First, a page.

A chance to be strong apd healthy, feed
them with good plain Cord apd keep
their blood in good order' with Halter's
Sarsnparilla and Burdock and who knows
but they will be president or aldermen.
For sale by P. H. Longlev.
The artesian well spoken of in
this paper and found upon the farqi
of W. K. Jones by E. J. Bacon, the
well man, over two weeks ago, still
continues to flow without any
cessation in volume of water or
force. From a two inch pipe it
discharges over 10,000 gallons of
water per day, as clear as a crystal
and as1 soft as rain water, with such
force as to carry it through a pipe
twenty feet above the surface, which
was as high as they had facilities
for elevating the pipe, but it is
claimed that it will force water
much higher than this. The farm
ers are still confident that this sec
tion 'is undermined by lakes and
subterranean passages which can be
tapped and artesian wells secured
on every quarter section of laud,
and a number have already made
arrangements to bpgin work in this
direction. The well already dis
covered lays but nine miles distant
from Platte Center. Sidney P.on
The great elephant, got a sr.ra foot they
used Jailer's Barb Wire Liniment and
cured It up in four days. Por sale by F.
My wife was confined to her bed
for,' over two months with a. very
seyere attaick of rheumatism. We
fould get nothing that would afford
lier any relief and as a last resort
gave Chamberlain's Pain Balm a
trial. To our great surprise she
began to- improve after the. first
application, and by using it regular
ly she was soon able to get up and
attend to her house work. E. H.
Johnson, of C. J. Knutson & Co.,
Kensington, Minn. 50 cent bot
tler for sale by A. F. Streitz and
North Platte Pharmacy.
LETTER J"ROM JACK FROST.
rt . mm eerie ekMa aad
mm 'rr eH Amatr
H'feet, er ratker ceM, fer
ynm wftea l eeae aewa." jrer mm ay
The Iowa legislature took a sensi
ble and practical view of the Rus
sian thistle question. It made it
the duty of every farmer to keep
his own land free of the pest. If
the law is obeyed Iowa will be free
from thistles and Uncle Sam will
not be out a cent.
W. I- Church, of Staunton Post, G. A. R.
says I have tried nearly every cough rem
but have fouud nothing to compare with
Parks' Cough Syrup. There is nothing
on earth like it for bronchitis. I have
suffered ever since ray discharge from
the army and Parks' Cough Syrup is the
nnlv remedy that has ever helped me.
Sold by North Platte Pharmacy.
The latest suggestion for rapid
transit in New York city is an
elevated road bed of ice, with cars
propelled by water under a heavy
pressure. The idea is not advanced
by a crank, but by an engineer who
says that in spite of its startling
novelty the scheme is entirely practicable.
Parks' Sure Cure is a positive specific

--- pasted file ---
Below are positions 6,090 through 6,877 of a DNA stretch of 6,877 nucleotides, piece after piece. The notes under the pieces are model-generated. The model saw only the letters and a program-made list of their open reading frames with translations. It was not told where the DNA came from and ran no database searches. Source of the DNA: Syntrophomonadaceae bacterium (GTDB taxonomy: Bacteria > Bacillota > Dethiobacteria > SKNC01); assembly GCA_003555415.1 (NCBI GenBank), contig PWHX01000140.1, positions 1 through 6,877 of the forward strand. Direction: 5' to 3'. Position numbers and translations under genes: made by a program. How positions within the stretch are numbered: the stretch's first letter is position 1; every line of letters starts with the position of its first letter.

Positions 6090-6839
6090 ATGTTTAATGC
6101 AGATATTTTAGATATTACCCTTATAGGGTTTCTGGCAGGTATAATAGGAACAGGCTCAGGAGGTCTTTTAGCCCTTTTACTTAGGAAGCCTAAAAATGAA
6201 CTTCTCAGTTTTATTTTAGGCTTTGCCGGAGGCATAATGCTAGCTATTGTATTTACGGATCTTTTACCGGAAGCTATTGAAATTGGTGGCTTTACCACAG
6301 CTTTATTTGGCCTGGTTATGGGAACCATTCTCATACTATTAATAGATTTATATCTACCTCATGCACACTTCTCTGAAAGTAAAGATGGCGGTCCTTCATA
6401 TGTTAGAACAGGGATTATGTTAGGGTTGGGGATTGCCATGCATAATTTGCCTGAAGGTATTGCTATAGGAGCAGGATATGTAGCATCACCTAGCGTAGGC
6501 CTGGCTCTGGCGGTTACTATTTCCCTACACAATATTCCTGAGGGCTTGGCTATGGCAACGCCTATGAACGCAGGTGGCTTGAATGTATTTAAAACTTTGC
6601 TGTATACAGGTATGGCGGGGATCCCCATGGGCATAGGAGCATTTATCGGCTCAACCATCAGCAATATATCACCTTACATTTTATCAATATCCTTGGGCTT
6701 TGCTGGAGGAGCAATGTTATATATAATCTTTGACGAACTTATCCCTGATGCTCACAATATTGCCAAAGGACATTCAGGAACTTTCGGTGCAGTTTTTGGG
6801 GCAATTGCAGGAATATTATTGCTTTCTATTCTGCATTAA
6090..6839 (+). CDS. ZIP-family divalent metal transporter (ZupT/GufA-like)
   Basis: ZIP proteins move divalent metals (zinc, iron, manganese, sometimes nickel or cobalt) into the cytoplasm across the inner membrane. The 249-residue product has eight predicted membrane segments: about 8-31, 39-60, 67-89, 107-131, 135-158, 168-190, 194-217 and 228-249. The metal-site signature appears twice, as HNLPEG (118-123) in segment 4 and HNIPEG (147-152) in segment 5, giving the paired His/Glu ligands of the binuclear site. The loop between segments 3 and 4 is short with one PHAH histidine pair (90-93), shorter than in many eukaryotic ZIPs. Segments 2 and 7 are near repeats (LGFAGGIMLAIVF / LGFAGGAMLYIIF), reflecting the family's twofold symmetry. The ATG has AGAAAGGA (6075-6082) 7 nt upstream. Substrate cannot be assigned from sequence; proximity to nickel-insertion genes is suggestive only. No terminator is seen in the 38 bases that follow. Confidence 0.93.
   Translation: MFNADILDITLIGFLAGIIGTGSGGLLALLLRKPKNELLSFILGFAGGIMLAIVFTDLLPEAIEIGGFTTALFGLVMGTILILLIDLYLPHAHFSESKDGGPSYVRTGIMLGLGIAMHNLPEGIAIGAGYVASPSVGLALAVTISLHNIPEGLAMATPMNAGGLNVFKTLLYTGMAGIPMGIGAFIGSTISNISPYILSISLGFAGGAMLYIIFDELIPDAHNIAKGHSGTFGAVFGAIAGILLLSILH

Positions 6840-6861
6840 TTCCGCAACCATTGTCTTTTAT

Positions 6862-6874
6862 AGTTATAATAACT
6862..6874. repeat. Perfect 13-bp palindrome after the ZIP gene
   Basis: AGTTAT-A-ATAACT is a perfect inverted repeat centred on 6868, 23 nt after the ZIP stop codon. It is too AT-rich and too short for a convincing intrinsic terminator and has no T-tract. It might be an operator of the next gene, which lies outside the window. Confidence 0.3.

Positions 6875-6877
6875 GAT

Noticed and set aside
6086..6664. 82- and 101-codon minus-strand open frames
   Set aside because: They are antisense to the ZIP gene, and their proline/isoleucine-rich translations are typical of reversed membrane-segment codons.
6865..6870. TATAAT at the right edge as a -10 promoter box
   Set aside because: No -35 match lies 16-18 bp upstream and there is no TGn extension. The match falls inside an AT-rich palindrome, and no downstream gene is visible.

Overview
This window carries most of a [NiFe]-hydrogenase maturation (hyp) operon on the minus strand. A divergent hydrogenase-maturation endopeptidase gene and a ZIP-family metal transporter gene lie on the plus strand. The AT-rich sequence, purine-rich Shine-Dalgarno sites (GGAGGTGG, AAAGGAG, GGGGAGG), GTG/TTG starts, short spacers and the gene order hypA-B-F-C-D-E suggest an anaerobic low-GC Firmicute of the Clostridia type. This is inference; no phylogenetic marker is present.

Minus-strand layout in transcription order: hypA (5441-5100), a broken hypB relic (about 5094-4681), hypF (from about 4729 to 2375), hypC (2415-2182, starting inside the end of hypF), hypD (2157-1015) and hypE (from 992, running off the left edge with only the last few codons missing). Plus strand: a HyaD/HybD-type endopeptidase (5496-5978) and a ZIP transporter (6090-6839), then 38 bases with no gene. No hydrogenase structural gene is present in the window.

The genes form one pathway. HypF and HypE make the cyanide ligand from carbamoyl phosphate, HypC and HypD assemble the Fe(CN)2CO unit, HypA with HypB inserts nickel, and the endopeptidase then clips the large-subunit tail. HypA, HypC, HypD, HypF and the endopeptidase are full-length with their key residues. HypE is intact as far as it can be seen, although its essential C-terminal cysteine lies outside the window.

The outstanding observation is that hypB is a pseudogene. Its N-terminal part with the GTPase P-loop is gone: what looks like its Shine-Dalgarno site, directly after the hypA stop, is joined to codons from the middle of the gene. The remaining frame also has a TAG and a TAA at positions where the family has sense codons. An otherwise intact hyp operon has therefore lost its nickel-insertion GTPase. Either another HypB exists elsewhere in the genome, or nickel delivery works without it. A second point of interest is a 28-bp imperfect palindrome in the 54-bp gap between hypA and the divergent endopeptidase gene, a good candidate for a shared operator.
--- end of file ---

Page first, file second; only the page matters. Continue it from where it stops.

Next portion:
for women who are all "run down" and
at certain times are troubled by back,
aches, headache?, etc. Sold by North
Coxey will never grow up to be a
great commander until he learns to
sleep in a tent and eat his rations
from tl)e head of a barrel or a con
venient sturup. If Coxey wants to
be popular with his followers he
had better sell his "thousand-dollar
horses" and quit riding in a carnage
and feasting at first-class hotels.
There is more Catarrh in this section
of the country than all other diseases put
together, and until th'e last few years
was supposed to he incurable. For a
great many years doctors pronounced it
a local disease, and prescribed local
remedies, and by constantly falling to
cure with local treatment, pronounced it.
incurable. Science has proven catarrh
to be a constitutional disease and there
fore requires constitutional treatment.
Hall's Catarrh Cure, manufactured by F.
J. Cheney & Co., Toledo, Ohio, is the
only constitutional cure on the market.
It is taken internally in doses from 10
drops to a teaspoonful. It acts directly
on the blood and mucous surfaces of the
systea. They offer one hundred dollars
Toriareawk faMa to ewe. Mead fer
circa iara aad
F. J. CHENEY CO, TeMo, O.
CP"Se4d 1 y Draft, 75c
I Offer to fie
We Will Sell
0YEEALLS AT 75 CENTS,
COATS AT 85 CENTS.
Best in the world. Never known to. sell
for less than One Dollar each. ;
. 5- !V- :
The Star Clothing Hotsi I
.WEBER & V0LLMER, Props.
FIRST NATIONAL BANK,
North 3?latte, - ISPeb
Authorized Capital, $200,000 -Paid
in Capital, $50,000;.
A GENERAL BANKING$USI?
NESS TRANSACTED: -
Sells Bills of Exchange on all Foreigi
INTEREST PAID ON TIME DEPOSITS.
A. ,F. STREITZ,
' 1 f
Drugs, Medicines, Paints, Oils,
Window Glass, Machine Oils
CORNER OP SIXTH AND SPRUCE STREETS.
JOS. F. FILLION, ,
Steam and Gas Fitting.
Cesspool and Sewerage a Specialty. Copper and Galvanized Iron; Cor
nice. Tin and Iron Roofings.
Estimates furnished. Repairing of .nil kinds receive protnpt attention
Locust Street, Between Fifth and Sixth,
FINEST SAMPLE ROOM IN NORTH . PLATTE
Having refitted our rooms in the finest of style, the public u
.is invited to call and see ns, insuring courteous treatment, . .
Finest Wines, Liquors and Cigars at the Bar.
Our billiard hall is supplied with the best make of tables .
and competent attendants will supply all your wants.
KEITH'S BLOCK, OPPOSITE THE UNION PACIFIC DEPOT
SSSHSfii PROTECT YOUR EYES.
MB. E. KERS0EBEBG,
ldafesraMo., and 30 E. 14th Street. New York, has appoiated
A. P. STREITZ as agent for bis celebrated Noa
Chnngeable Spectacles and Eye-Glasses. Theee glaooeg
are the greatest invention ever made in spectacle, and
every pair purchased are guaranteed, bo that if at aay
time a change is necessary (no matter bor scratched
tttBlAS5E5.Vi of Glasses, free of chanre; '
fltfaBiujttraclsw A. F. STREJTZ has a full assortment, and invita
all who wjsh to satisfy themselves of the great superiority of thi
glasses over any and all others now in use, to call and examine tliem at 'A. B.
TRErTZ;Sole Agent forprth Platte, Neb. No peddlers supplied. feTbe Btf
ja the World. None genuine unless stamped Non-Changeable.
Highest of all in Leavening Power. Latest U. S, Gov't Report.